The Changelog

Tracking layoffs, tech worker demand still high, ntfy, devenv, Markdoc & Mike Bifulco

Changelog News for 2022-11-14

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Roger Lee has been tracking all tech layoffs since COVID-19, Amanda Hoover says tech worker demand is still high, ntfy helps you send push notifications for free, devenv lets you share development environments without containers, Markdoc scales from personal blogs to massive documentation sites & we talk with Mike Bifulco at All Things Open 2022.

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I’m Jerod and this is Changelog News for the week of Monday, November 14th 2022.

We’re knee deep in post-production of all the excellent conversations we recorded at All Things Open.

Expect one or two anthology episodes of our Friday interview show coming soon.

We’ll also be attaching one conversation to the end of our Monday News show for the next few weeks.

Now, we are committed to keeping these News briefs brief… so the interviews will always be at the end so you can skip ‘em if you’re not interested or simply don’t have the time. Once we’ve emptied the queue, it’s back to your regularly scheduled programming.

Speaking of the news, let’s get in to it.

The top clicked link in yesterday’s edition of Changelog Weekly is a bit of a downer. It was the layoffs tracker at layoffs.fyi.

Roger Lee has been tracking all tech layoffs since COVID-19. All the data is compiled from public reports and stored in Airtable, which provides embeddable table listings and charts.

So far in 2022, 788 tech companies have laid off 120,699 people. Notable, last Tuesday when I posted the tracker to Changelog News, 757 companies had laid off 104,791 people.

That means 31 companies laid off 16,908 people in the past week alone. A huge portion of that total, of course, is due to Meta performing the largest layoff in absolute terms of 11,000 people. Devastating.

Our heart goes out to each and every one of you who lost your job this year. And we have high hopes that you’ll get back on your feet quickly… which brings up to our next bit of news.

Amanda Hoover writes for Wired: Despite Big Layoffs, Tech Workers Are Still in Demand

“While many individual workers must now find new jobs, the broader outlook for tech workers remains strong. Their skills are still in demand, and their peers have responded to recent cuts with a wave of grassroots support to help laid-off workers find new jobs. Despite their command of the headlines, Big Tech companies are just one niche in the broader tech industry. Many smaller firms and companies in adjacent industries are still hiring tech workers, albeit at slower rates than tech giants recently did, and potentially for lower salaries. Some companies are now jumping at the chance to attract people previously monopolized by recruiters from the largest companies.”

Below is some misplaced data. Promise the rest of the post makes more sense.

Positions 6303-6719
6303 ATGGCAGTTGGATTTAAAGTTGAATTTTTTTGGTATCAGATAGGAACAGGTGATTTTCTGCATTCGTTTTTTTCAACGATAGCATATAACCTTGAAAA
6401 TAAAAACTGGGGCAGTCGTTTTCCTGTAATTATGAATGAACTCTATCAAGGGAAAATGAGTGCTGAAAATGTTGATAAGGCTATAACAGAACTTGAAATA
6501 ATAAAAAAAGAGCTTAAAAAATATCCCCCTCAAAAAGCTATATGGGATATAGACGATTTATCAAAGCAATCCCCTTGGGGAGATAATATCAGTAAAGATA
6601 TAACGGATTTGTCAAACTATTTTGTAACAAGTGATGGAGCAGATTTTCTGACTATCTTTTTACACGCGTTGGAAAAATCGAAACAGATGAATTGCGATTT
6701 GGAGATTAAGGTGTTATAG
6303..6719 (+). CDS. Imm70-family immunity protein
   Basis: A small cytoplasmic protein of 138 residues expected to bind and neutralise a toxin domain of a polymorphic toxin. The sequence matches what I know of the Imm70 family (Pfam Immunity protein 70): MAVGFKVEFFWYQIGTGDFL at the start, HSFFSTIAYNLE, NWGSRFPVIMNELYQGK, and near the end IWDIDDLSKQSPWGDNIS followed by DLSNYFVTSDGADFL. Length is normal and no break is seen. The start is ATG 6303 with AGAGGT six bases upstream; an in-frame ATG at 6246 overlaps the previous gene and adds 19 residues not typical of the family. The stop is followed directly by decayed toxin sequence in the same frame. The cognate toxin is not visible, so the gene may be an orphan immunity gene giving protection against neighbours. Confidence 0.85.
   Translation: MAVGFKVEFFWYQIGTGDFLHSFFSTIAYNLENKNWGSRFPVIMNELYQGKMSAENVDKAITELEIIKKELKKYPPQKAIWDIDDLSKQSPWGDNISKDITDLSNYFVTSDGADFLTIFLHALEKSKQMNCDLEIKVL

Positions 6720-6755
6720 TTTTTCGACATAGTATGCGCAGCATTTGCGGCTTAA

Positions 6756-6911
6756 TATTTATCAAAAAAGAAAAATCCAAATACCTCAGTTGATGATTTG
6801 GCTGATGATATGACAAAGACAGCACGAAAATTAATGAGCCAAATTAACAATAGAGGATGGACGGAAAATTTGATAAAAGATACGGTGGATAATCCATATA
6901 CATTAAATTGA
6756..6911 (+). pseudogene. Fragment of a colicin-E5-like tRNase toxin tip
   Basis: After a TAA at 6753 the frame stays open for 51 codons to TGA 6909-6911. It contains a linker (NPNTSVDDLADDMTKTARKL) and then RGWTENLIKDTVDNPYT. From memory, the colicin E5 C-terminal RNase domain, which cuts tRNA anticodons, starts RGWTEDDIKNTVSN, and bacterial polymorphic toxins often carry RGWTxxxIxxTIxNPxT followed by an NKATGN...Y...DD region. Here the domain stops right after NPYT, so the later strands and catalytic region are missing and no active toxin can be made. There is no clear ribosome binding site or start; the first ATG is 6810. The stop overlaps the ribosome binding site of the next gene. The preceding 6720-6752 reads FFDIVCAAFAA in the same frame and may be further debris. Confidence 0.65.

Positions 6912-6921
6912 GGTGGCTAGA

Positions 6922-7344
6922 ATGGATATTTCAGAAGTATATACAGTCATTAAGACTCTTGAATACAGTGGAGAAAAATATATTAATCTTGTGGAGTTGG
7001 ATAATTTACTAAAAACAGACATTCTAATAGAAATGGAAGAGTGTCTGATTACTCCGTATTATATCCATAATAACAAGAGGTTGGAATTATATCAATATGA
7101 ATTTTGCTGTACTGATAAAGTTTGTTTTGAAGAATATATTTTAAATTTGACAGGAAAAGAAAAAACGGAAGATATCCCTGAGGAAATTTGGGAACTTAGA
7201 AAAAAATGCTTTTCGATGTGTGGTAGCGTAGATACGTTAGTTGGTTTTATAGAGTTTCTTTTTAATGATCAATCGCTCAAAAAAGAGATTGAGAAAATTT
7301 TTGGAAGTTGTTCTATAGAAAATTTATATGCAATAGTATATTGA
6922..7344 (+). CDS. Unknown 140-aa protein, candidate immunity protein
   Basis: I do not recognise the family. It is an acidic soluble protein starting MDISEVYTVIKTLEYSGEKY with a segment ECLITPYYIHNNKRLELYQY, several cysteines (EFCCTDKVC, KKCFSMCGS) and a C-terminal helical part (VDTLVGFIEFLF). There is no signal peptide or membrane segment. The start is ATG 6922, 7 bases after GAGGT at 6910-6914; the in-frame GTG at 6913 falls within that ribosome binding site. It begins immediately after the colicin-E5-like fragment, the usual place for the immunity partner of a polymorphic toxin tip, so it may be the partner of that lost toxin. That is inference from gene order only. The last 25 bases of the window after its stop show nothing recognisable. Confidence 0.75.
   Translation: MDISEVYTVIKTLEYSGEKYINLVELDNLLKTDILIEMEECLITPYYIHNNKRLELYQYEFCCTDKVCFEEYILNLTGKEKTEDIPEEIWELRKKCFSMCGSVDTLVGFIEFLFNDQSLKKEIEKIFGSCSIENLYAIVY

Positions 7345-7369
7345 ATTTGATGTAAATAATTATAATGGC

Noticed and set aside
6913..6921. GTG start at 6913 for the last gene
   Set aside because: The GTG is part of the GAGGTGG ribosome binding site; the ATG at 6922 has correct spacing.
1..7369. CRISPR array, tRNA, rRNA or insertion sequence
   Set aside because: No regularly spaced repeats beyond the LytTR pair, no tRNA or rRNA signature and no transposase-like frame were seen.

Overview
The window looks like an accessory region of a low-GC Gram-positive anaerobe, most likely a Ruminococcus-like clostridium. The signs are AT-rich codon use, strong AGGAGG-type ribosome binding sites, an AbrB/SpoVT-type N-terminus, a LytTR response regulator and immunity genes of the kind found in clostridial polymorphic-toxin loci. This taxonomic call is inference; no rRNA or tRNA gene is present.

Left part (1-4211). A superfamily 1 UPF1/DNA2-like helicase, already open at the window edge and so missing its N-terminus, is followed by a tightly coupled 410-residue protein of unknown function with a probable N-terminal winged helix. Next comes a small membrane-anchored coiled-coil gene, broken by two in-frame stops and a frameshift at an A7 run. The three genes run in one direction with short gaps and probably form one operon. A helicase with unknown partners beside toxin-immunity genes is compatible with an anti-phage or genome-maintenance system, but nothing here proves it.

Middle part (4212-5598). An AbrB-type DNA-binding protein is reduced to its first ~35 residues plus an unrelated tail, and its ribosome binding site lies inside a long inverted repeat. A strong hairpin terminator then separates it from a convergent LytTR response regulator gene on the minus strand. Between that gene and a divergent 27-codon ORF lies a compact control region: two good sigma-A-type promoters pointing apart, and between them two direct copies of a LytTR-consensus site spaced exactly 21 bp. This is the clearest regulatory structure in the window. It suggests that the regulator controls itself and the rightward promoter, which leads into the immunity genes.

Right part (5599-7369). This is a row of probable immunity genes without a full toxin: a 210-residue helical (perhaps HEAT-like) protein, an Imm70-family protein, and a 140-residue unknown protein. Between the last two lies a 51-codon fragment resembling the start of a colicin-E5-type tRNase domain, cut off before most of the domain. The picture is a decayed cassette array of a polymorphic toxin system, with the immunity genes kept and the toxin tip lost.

Turns out Big Tech has scooped up so many of us over the past few years that many other industries have been left in the dust. From government to retail to ag, many companies are jumping at the opportunity to land talented workers like us that they previously couldn’t.

We’ve also been banding together to help one another land safely with new employment, which is awesome. The article mentions a LinkedIn group for workers let go by Meta and a Google sheet with potential opportunities for laid off workers. We’ll link to both in the show notes for ya.

Here’s a cool new thing. Notify (spelled ntfy) is a simple HTTP-based pub-sub notification service that lets you send notifications to your phone or desktop via scripts from any computer, entirely without signup, cost or setup.

You publish messages via a PUT or POST request to ntfy.sh with your topic as the URL path. Since there’s no sign up, the topic is essentially a password. Then you subscribe to topics using your phone, a given web UI, or in your own app by using the subscribe API.

Apps are available for iOS and Android and the entire system is completely free and open source forever. Here’s Notify’s creator Philipp C. Heckel talking about that: “I love free software, and I’m doing this because it’s fun. I have no bad intentions, and I will never monetize or sell your information. This service will always stay free and open. You can read more in the FAQs and in the privacy policy.”

devenv is a tool that lets you build, share, and run your local development environments with a single command. Without containers. How does it do that? With Nix, that’s how.

You define your development processes declaratively in a devenv.nix file and start them with devenv up. There are 80,000+ prebuilt packages for Linux/macOS and X64/Arm64. And yes, Windows users: it works with WSL.

We’ve been thinking about how we might revamp our contribution flows for changelog.com. I’ve always disliked our Docker-based flow because I don’t want to run it myself… devenv might be just the tool for the job.

Lastly, have you checked out Markdoc? It’s Stripe’s open source, Markdown-based authoring framework that scales from personal blogs to massive documentation sites. I’ll keep it brief, because today’s bonus interview from All Things Open is with Mike Bifulco who gave a talk about Markdoc in the developer track and then talked to us even more about it in the hallway track.

That is the news for now. We hope you enjoy this bonus interview and stay tuned to The Changelog because on Friday we’re shipping our first anthology episode with special guests Arun Gupta from Intel, Chad Whitacre from Sentry and Ricardo Sueiras from AWS.

Have a great week, share The Changelog with your friends & we’ll talk to you again real soon.

Changelog

Our transcripts are open source on GitHub. Improvements are welcome. 💚

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